The rest of Australia thinks too much money is spent on Canberra and that it should be livened up, according to research commissioned by the National Capital Planning Authority.
“”On Saturday, Sunday, it was dead; it was like a morgue,” female, Perth, white collar, 20-34. Canberrans were seen as snobs.
“”The people are very uppity and hard. Not friendly. Very status conscious,” Mudgee white collar males 30-55. And they have it easy. “”They have got security of employment.”
“”They speak better English there. It’s the wealthiest city in Australia,” Darwin white collar. There was also concern about the disparity between Canberra and elsewhere. “”I felt I was entering another country to be honest. . . .I was quite shocked to see everything bigger and better than most places I’ve been to in Australia.” Female 35-55. Townsville.
The research was done in all state capitals and Darwin and in a country town (Mudgee), a regional centre (Townsville) and a remote town (Port Hedland). It was done with detailed questioning and seeking of opinions from small focus groups rather than opinion-poll style research.
Details of the research were published yesterday by the Deputy Prime Minister, Brian Howe, at the National Press Club.
The research showed that people want open spaces and the bush capital preserved.
“”Canberra’s really a beautiful city, but nothing’s ever said about it except politics.” Female, 35-55, Adelaide
They see the livening up taking place by activities more than development.
“”Events would help to build a national pride in Canberra. You think of the Melbourne Cup _ the whole of Australia stops to listen to it . . . . Canberra needs something like that.” Female 20-24. Adelaide.
The research revealed a widespread ignorance about Canberra and that young people did not give it high priority as a place to visit for a holiday. “”I think of the Gold Coast as a holiday. Canberra is never a holiday. It’s only for tourists to visit memories of all the wars.” Female 20-30 Sydney.
On the other hand there was this: “”It has great museums and galleries and bush and parkland nearby.”
There was a consensus that Canberra was a worthy capital for a young nation, but it needed time to evolve naturally.
Parliament House was seen as a worthy departure from the “”she’ll be right mentality”. People thought buildings in Canberra should be constructed for the long term _ 100 to 200 years. Then they did not mind bearing the cost.
Mr Howe said, “”The results of the NCPA research suggests that people do see Canberra as a symbol, but not necessarily of our Civic institutions. They are more likely to say that the national capital symbolises our love of the bush and our capacity for excellence.”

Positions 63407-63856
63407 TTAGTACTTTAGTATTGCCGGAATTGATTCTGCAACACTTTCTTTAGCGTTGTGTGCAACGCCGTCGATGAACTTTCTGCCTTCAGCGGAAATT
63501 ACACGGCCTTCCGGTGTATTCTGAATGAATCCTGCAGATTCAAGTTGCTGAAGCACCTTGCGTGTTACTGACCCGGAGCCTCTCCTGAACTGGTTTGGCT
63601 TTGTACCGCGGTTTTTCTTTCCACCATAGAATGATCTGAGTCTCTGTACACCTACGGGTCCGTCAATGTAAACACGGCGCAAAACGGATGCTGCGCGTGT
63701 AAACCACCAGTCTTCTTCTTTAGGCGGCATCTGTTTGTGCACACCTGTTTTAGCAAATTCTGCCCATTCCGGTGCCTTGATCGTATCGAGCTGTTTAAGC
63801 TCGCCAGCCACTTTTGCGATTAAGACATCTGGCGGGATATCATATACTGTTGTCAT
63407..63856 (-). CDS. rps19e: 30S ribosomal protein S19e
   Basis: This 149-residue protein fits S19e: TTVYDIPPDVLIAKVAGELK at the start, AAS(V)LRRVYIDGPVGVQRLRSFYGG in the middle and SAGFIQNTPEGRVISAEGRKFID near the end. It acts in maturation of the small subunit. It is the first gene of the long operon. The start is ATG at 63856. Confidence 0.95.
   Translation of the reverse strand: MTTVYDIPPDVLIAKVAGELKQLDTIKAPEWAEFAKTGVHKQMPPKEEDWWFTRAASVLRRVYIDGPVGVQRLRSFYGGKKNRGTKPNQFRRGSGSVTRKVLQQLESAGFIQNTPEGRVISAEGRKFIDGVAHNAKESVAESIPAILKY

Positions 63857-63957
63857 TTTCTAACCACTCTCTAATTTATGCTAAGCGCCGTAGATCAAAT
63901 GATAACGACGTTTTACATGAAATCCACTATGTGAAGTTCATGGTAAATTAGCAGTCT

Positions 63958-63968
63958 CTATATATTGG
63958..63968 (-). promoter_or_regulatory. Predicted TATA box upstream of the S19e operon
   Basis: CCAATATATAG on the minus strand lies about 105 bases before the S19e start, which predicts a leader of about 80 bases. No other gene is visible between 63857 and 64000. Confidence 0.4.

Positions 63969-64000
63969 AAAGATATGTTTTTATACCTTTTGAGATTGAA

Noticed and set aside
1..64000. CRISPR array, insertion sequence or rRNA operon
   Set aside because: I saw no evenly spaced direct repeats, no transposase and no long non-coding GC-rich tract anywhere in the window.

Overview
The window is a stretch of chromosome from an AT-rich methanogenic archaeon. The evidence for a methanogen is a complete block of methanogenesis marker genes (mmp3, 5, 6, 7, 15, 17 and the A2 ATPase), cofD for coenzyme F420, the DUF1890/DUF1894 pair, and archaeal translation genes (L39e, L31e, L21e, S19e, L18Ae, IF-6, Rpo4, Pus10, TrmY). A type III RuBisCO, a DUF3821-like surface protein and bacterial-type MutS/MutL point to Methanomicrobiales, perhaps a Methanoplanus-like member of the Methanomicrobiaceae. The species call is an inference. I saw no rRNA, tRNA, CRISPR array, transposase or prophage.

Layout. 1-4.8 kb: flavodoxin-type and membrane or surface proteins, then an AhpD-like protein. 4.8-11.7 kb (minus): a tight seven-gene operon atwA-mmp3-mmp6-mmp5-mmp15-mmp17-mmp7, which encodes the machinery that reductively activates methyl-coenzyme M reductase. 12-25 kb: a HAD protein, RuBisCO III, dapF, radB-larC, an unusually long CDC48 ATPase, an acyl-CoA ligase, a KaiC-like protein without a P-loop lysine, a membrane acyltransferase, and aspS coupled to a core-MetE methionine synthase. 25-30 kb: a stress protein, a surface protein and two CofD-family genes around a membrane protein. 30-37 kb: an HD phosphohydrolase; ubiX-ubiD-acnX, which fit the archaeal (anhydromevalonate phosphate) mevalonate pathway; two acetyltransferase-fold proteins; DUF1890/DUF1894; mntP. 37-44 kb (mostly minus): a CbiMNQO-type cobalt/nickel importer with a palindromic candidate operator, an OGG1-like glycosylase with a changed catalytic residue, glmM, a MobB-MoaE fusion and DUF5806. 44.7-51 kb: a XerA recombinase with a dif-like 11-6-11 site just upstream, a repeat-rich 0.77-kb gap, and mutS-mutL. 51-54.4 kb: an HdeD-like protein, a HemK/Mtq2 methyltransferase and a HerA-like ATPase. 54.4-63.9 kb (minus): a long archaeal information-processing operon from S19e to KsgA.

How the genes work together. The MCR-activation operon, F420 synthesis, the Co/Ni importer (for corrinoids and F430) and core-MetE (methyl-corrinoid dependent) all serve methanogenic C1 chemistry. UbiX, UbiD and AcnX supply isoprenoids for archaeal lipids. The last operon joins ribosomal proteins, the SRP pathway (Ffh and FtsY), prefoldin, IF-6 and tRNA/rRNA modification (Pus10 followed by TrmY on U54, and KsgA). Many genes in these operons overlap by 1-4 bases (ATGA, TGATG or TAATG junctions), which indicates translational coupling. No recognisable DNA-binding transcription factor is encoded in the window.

The details report on the research showed that as Australia was a place of wide open spaces, there was nothing wrong in the capital reflecting it.
“”Australia is a land of vast open spaces, so let’s scrub high-rises, too.” Male. 20-34 Darwin. “”It’s better to leave it wide open and accessible to people. They should retain the green space.” People, Darwin 35-55. Respondents were against development for development’s sake.
“”I don’t think they should build anything unless there’s an absolute necessity for it,” Brisbane, female, 20-34, white collar.
People were against a railway bridge across the wetlands or other development that would detract from the environment. None the less they liked the idea of shops and other commercial development along Constitution Avenue and a few more eateries in the Triangle (but they were opposed to a major take-away food outlet in the Triangle). Despite the widespread ignorance of Canberra as a planned city, the Griffins, the Triangle as a symbol and other aspects of Canberra, when told about it, people were interested and concerned that planning standards and excellence be maintained. In particular they were keen on the Triangle being completed.
The research report said, “”There was a strong belief that the National Capital does and should reflect the best our country can do.”
Canberra showed itself to be a city that endears itself to its visitors. Those that had been here were much more enthusiastic about it and saw it less as a just place of politicians than as a national focal point.
On the other hand, many of those who had visited complained of it being difficult to navigate in because of the circles.
“”Plenty of roundabouts there. You get lost and lose your sense of direction.” Female Townsville, 35-55.
Canberra needed to be promoted.
“”We should make much more effort to identify it as Australia’s capital. We need to think beyond the states as one nation” People, Adelaide, 60-75. Canberra was seen by some as created by Anglo-Saxons for Anglo-Saxons.
“”It seems an Anglo-Saxon set-up. There’s no Aboriginal influence.” Female Townsville. 20-24.
The research revealed wide ranging opinions on costs. While some thought it good Canberra was setting standards for the nation, others thought the money could be better spent on schools and hospitals in their neighbourhoods.
Mr Howe said the research showed that people thought a republic was a foregone conclusion. As there were more national approaches on laws and standards he thought that Canberra’s role would naturally blossom.
He tended to agree with some of the research conclusions about livening Canberra up. He said his family would be more keen on coming here if it had lively streets like some in his home suburb in Melbourne.